Heart Disease Treatments That Improve Eye Health
Drugs that treat high blood pressure, high cholesterol and heart disease are currently being investigated to treat eye diseases associated with heart disease.
Blood pressure control is beneficial to decreasing the risk of eye disease. In fact, the American Diabetes Association has included in its current position statement that, Lowering blood pressure has been shown to decrease retinopathy progression in people with type 2 diabetes.
A 2019 study found that for every 20-point increase in total cholesterol, glaucoma risk increased by 7%. This same study reported that use of statins, a common class of drugs used to lower high cholesterol, lowers the risk of open-angle glaucoma. These findings suggest that controlling cholesterol levels decreases the risk of glaucoma.
Congestive Heart Failure Drugs
There are several medications that can be used to treat CHF, including ACE inhibitors, beta-blockers, and more.
Angiotensin-converting enzyme inhibitors open up narrowed blood vessels to improve blood flow. Vasodilators are another option if you cant tolerate ACE inhibitors.
You may be prescribed one of the following:
voluntary recall of 5 lots of the drug Accupril due to the presence of nitrosamine. Nitrosamine, a known carcinogen with the potential to cause cancer, was found to exist in the drug at levels greater than the Acceptable Daily Intake as determined by the FDA. This recall is specific only to a handful of lot numbers and does not affect all Accupril tablets made by Pfizer. If you take Accupril tablets, talk with your pharmacist or doctor and they will help you determine if your medication has been impacted by the recall.
ACE inhibitors shouldnt be taken with the following medications without consulting a doctor, because they may cause an adverse reaction:
- Potassium-sparing diuretics and potassium supplements. These diuretics can cause potassium buildup in the blood, which may lead to abnormal heart rhythms. Examples include: riamterene , eplerenone , and spironolactone .
- Nonsteroidal anti-inflammatory drugs .NSAIDs such as ibuprofen, aspirin, and naproxen, can cause sodium and water retention. This may reduce the ACE inhibitors effect on your blood pressure.
This may be achieved with:
Your doctor may recommend:
Eyes May Offer Window Into Cardiovascular Disease
Vision problems may sometimes be the only symptom a person has of a serious cardiovascular condition, a new case report suggests.
In the case, a 77-year-old man in Greece experienced three short episodes of blurred vision in his right eye. The five-minute episodes stretched over an hour in total, and after each episode, his vision returned to normal.
Concerned about this sudden problem, the man went to the eye clinic at his local hospital.
An eye exam showed that the man’s vision was good, and the pressure within his eyes was normal. But when the man’s pupils were dilated and a doctor looked more closely into his eyes, the culprit was revealed: A blood clot was blocking the blood supply in a branch of his retinal artery, which supplies blood to the lining at the back of the eye, according to the report of the man’s case.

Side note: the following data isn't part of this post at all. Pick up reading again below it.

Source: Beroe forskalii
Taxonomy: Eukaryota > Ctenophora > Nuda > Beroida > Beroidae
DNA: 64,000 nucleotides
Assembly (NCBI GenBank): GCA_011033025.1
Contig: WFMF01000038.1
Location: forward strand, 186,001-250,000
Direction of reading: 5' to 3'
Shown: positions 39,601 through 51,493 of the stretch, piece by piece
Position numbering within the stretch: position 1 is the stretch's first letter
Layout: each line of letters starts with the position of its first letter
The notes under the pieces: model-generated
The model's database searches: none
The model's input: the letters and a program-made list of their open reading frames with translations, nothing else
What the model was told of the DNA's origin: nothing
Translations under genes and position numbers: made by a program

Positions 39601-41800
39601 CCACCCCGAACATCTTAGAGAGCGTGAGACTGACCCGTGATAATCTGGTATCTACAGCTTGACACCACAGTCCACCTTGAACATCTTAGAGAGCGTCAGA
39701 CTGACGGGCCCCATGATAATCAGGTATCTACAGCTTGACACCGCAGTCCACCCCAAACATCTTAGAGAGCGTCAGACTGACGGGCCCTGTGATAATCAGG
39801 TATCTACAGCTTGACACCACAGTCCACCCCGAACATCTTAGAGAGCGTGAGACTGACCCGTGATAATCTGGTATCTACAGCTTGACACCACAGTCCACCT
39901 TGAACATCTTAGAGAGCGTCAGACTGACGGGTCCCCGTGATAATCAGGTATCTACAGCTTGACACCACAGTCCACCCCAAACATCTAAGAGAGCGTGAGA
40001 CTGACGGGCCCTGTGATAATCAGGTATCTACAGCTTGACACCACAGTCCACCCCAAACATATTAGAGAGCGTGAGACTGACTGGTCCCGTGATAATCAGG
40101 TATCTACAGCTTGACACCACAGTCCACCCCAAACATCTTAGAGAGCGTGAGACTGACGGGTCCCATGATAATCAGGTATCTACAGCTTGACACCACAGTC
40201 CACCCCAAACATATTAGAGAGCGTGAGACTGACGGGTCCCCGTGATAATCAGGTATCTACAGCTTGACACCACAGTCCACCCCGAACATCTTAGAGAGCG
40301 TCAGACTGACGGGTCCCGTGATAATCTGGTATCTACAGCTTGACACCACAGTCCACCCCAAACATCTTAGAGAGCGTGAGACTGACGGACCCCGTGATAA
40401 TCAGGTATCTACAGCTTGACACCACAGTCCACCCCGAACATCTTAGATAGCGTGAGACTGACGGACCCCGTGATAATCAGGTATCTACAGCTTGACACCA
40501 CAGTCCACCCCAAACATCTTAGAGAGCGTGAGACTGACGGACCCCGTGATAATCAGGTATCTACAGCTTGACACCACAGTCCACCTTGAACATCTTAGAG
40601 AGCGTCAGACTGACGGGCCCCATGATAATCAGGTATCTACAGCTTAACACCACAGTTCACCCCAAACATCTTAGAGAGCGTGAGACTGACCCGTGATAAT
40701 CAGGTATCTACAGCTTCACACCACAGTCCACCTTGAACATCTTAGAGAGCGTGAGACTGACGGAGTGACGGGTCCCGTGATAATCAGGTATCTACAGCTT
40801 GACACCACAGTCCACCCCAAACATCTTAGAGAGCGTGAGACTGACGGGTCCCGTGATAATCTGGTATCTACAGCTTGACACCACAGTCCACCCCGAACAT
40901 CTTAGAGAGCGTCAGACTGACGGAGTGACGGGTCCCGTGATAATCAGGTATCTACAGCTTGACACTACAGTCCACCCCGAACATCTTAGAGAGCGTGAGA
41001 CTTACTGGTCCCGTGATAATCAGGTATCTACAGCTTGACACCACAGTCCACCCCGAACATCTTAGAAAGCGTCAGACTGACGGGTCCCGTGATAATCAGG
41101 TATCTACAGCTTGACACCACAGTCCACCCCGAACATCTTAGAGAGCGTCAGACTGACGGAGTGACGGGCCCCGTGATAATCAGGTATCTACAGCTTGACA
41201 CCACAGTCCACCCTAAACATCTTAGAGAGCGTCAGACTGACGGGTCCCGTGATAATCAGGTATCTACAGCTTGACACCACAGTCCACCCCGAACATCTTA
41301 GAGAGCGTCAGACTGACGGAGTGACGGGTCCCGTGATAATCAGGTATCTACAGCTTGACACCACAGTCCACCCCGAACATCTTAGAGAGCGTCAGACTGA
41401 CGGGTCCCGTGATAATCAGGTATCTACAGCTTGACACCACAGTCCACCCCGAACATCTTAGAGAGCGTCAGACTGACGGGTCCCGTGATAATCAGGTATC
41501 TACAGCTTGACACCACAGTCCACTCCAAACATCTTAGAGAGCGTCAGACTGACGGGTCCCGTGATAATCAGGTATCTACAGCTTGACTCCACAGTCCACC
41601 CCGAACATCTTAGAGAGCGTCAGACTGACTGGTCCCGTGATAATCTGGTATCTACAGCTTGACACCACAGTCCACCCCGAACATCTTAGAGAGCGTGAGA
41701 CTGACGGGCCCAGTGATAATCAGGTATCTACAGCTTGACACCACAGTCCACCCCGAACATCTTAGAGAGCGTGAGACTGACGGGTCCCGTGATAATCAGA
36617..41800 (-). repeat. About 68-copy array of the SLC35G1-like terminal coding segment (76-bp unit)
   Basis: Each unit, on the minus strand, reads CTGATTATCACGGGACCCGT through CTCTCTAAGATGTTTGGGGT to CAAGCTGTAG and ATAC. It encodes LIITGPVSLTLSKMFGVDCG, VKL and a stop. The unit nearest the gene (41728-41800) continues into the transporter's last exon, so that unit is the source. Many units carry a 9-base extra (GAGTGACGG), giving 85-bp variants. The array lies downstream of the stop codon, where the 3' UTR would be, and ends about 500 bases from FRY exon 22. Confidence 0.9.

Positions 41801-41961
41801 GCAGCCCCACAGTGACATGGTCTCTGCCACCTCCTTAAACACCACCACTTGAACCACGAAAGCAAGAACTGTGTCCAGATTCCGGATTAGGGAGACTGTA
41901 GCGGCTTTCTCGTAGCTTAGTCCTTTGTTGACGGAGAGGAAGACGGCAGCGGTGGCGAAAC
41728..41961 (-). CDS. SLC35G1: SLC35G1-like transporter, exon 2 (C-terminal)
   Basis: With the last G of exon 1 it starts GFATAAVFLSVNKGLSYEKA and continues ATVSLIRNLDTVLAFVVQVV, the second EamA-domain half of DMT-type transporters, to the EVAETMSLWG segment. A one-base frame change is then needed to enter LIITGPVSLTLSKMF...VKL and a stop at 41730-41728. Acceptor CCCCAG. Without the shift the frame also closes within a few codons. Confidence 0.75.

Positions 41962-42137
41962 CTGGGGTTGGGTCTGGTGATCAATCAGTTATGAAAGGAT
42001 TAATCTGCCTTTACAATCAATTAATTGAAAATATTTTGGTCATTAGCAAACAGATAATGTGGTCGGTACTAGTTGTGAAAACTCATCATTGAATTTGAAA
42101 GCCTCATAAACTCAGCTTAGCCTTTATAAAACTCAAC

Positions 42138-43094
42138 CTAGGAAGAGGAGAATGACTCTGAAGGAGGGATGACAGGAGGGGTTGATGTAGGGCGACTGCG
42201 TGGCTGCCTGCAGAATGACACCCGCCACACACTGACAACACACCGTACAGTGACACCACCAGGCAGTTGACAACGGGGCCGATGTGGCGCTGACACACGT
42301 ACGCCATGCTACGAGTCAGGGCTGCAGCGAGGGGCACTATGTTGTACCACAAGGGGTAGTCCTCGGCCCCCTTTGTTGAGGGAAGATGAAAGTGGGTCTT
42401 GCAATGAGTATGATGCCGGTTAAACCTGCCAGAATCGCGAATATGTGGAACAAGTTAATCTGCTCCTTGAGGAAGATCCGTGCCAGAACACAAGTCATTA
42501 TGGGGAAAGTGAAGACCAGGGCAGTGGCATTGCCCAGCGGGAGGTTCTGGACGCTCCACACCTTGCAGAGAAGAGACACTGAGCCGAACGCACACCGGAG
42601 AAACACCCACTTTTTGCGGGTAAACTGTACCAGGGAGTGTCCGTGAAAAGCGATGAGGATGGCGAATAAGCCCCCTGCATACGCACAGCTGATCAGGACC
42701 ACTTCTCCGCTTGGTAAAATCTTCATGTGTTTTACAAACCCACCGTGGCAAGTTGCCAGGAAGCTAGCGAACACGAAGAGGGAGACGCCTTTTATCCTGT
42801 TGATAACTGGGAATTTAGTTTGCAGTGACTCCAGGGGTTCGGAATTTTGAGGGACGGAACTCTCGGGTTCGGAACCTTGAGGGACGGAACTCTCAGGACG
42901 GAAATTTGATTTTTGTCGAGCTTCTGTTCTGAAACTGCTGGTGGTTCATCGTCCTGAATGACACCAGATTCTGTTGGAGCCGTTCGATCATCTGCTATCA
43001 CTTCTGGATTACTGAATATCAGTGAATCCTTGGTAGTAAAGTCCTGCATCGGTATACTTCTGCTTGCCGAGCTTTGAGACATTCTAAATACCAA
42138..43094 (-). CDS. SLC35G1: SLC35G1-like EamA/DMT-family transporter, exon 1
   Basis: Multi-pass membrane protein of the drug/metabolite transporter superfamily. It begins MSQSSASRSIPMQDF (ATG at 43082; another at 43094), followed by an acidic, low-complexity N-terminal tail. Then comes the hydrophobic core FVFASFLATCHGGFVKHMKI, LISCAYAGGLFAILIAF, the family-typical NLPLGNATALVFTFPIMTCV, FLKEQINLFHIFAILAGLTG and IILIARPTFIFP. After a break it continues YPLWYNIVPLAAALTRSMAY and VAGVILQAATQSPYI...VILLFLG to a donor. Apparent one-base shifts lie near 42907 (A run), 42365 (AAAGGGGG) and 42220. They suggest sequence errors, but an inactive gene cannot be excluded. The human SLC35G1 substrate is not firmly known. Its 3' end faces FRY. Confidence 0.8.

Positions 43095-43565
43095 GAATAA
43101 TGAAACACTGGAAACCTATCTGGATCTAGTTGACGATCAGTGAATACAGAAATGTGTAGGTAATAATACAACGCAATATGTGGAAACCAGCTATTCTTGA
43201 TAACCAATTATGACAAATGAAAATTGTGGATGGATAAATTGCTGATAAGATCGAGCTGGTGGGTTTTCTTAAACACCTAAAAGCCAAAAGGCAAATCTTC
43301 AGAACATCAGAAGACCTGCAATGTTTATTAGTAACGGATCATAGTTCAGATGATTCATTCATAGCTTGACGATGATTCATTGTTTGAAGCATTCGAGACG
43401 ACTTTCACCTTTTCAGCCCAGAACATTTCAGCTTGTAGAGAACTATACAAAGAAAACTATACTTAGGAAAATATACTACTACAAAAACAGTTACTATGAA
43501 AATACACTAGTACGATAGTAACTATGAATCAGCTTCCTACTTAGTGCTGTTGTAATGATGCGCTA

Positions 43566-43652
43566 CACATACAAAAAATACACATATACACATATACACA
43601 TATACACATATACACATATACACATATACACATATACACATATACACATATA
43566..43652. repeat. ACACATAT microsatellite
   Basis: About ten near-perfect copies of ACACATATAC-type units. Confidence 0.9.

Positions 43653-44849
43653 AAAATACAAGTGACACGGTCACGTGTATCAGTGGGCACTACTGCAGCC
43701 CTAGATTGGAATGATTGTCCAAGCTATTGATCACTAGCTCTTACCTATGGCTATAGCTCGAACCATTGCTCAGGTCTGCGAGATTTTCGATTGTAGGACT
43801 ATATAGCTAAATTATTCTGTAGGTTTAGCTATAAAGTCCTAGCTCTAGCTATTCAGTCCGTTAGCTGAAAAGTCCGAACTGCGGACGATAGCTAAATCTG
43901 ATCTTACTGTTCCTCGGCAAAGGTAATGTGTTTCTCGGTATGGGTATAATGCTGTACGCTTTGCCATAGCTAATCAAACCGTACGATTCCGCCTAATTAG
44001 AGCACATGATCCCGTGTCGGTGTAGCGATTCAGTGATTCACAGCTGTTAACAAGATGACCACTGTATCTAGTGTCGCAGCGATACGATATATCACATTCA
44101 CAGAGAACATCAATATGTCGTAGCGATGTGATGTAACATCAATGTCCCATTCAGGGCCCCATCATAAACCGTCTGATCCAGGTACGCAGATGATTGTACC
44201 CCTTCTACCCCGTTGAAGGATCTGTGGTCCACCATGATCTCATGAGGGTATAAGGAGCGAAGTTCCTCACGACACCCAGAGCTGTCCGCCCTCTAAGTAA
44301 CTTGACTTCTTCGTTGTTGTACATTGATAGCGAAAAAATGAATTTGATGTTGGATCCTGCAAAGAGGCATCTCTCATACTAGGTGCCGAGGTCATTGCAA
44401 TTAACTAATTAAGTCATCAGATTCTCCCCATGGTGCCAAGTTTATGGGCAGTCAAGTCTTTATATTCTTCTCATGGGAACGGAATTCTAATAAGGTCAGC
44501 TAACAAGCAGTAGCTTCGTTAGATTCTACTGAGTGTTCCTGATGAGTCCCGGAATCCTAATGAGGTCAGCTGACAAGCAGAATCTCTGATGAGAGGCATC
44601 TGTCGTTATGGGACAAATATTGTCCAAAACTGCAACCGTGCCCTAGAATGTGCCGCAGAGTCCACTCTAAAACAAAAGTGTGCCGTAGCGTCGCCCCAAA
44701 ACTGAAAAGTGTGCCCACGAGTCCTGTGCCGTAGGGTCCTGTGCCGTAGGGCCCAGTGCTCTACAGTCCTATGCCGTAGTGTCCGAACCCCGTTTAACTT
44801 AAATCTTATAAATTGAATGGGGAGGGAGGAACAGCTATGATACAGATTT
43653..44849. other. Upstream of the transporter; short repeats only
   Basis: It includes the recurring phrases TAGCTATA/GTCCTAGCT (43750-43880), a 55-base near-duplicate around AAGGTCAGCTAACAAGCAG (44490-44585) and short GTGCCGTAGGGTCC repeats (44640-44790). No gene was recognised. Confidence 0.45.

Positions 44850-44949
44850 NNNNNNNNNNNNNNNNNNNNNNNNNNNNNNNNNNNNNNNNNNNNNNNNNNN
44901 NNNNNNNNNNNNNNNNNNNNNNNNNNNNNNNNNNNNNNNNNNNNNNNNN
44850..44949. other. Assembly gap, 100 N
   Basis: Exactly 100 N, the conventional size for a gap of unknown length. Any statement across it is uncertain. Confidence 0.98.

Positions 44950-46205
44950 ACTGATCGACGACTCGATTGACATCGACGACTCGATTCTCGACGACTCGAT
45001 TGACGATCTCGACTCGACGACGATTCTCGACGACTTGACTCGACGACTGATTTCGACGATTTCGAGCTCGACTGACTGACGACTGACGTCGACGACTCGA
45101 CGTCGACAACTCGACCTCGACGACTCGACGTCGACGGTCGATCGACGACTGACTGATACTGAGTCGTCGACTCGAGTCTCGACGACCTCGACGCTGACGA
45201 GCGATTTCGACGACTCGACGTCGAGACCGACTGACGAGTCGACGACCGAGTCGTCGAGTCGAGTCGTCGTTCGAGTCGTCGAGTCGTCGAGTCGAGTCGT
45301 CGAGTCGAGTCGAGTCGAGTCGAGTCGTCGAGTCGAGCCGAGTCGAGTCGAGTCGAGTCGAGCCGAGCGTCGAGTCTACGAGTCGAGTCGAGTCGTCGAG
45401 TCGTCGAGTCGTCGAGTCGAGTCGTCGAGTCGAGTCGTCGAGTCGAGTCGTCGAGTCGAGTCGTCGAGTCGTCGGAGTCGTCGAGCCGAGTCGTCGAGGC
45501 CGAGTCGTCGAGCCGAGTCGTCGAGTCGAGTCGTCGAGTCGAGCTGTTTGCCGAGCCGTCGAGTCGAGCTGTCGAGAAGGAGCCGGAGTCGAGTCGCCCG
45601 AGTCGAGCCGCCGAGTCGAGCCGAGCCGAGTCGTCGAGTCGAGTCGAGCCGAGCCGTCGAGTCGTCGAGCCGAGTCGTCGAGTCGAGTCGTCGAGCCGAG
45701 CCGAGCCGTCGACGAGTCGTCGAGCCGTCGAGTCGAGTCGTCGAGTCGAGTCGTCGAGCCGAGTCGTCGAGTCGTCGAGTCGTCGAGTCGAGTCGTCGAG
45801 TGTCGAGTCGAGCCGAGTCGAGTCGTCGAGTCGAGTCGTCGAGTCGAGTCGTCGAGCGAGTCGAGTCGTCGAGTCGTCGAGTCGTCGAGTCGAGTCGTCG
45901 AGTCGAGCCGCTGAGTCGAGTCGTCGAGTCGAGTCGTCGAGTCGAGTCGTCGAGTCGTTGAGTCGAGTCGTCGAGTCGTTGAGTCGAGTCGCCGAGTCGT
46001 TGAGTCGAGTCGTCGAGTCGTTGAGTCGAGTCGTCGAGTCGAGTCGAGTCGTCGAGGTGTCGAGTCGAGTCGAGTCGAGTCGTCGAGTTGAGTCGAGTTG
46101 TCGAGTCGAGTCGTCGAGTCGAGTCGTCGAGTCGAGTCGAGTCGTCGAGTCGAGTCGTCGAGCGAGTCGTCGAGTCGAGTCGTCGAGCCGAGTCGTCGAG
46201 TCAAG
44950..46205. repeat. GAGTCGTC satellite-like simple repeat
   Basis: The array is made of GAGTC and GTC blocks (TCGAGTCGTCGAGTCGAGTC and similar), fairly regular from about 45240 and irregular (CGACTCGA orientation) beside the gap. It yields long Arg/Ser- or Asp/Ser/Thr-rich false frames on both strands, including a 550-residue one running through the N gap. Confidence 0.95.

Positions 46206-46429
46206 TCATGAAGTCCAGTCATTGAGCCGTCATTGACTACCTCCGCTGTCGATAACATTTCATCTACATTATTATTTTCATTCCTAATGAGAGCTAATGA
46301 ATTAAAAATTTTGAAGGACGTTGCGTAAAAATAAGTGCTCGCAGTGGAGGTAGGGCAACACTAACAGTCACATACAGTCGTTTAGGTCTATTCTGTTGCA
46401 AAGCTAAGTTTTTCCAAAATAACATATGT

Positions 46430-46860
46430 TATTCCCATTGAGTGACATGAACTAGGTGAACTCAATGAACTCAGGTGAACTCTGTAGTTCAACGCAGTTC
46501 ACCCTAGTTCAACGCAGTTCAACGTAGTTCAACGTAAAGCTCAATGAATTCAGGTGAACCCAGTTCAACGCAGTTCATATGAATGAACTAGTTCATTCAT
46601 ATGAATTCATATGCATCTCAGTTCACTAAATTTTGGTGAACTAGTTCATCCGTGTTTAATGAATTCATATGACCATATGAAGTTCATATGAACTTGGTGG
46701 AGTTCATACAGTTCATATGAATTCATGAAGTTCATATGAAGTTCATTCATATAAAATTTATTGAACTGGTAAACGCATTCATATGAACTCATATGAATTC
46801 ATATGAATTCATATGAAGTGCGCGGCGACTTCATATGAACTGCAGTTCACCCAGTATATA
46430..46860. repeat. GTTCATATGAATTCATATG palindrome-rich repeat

Such clots are typically made out of cholesterol and clumps of platelets , and in the case, the clot came from the man’s carotid artery, the main artery that brings blood to the head and neck, said Dr. Ilias Georgalas, an assistant professor of ophthalmology at the National and Kapodistrian University of Athens, in Greece.
But the tiny clot was a serious health problem people with a blockage in the eye’s central or branch retinal artery have a high risk of a serious or fatal stroke, said Georgalas, who treated the man and was one of the co-authors of the case report published online today in the New England Journal of Medicine.
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What Are The Symptoms Of Congestive Heart Failure
CHF symptoms develop due to a lack of adequate blood delivery to tissues and organs of the body due to inefficient heart pumping. Symptoms can vary among individuals and differ depending on the severity of the condition and the side of the heart affected.
It is possible to have some symptoms of both left sided and right sided CHF. Early symptoms may develop slowly, and in some cases, you may not have any noticeable symptoms until CHF has progressed and become severe.
Symptoms of CHF can include:
- swelling, which may include swelling of the:
- serious or fatal cardiac arrhythmias, such as atrial fibrillation, ventricular tachycardia, or ventricular fibrillation
Defective Ocular Blood Flow
As in all vascularized tissues, a marked reduction in OBF leads to an infarction, such as retinal infarction or ischaemic anterior optic neuropathy . The main causes are arteriosclerosis and emboli or vasculitis such as giant cell arteritis. Arteriosclerosis frequently involves the retroocular vessels at early stages,9 probably due to the mechanical strain imposed by the rotating eye. In contrast, intraocular vessels may show some hyalinosis but not arteriosclerosis.
Classical ocular blood flow dysfunctions: Anterior ischaemic neuropathy. Central retinal arterial occlusion. Embolus in a retinal artery. Retinal branch vein occlusion.
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Detecting Heart Disease Through An Eye Exam
UC San Diego Health researchers see a possible way to detect heart disease through the eye
Ophthalmic optical coherence tomography scan view of the macula in retina with vessels. Getty Images
In the paper published March 2, 2021 in EClinical Medicine by The Lancet, the research team examined lesions of the retina, the inner-most, light-sensitive layer of the eye, to determine if a cardiovascular disorder may be present.
The eyes are a window into our health, and many diseases can manifest in the eye cardiovascular disease is no exception, said lead author Mathieu Bakhoum, M.D., Ph.D., a physician-scientist and retina surgeon at UC San Diego Health. Ischemia, which is decreased blood flow caused by heart disease, can lead to inadequate blood flow to the eye and may cause cells in the retina to die, leaving behind a permanent mark. We termed this mark retinal ischemic perivascular lesions, or RIPLs, and sought to determine if this finding could serve as a biomarker for cardiovascular disease.